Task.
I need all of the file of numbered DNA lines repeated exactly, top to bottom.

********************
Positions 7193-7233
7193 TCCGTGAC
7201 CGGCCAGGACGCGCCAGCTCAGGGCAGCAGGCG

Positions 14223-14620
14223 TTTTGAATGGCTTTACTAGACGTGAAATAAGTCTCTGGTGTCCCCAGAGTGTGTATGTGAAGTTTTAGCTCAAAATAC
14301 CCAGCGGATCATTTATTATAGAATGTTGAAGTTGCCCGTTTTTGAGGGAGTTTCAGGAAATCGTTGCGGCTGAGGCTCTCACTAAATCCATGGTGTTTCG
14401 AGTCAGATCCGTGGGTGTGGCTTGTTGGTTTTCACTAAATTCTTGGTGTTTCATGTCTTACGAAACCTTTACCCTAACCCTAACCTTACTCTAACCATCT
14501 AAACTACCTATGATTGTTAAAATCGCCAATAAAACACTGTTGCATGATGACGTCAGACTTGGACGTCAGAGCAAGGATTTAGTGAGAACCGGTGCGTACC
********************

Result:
Positions 7193-7233
7193 TCCGTGAC
7201 CGGCCAGGACGCGCCAGCTCAGGGCAGCAGGCG

Positions 14223-14620
14223 TTTTGAATGGCTTTACTAGACGTGAAATAAGTCTCTGGTGTCCCCAGAGTGTGTATGTGAAGTTTTAGCTCAAAATAC
14301 CCAGCGGATCATTTATTATAGAATGTTGAAGTTGCCCGTTTTTGAGGGAGTTTCAGGAAATCGTTGCGGCTGAGGCTCTCACTAAATCCATGGTGTTTCG
14401 AGTCAGATCCGTGGGTGTGGCTTGTTGGTTTTCACTAAATTCTTGGTGTTTCATGTCTTACGAAACCTTTACCCTAACCCTAACCTTACTCTAACCATCT
14501 AAACTACCTATGATTGTTAAAATCGCCAATAAAACACTGTTGCATGATGACGTCAGACTTGGACGTCAGAGCAAGGATTTAGTGAGAACCGGTGCGTACC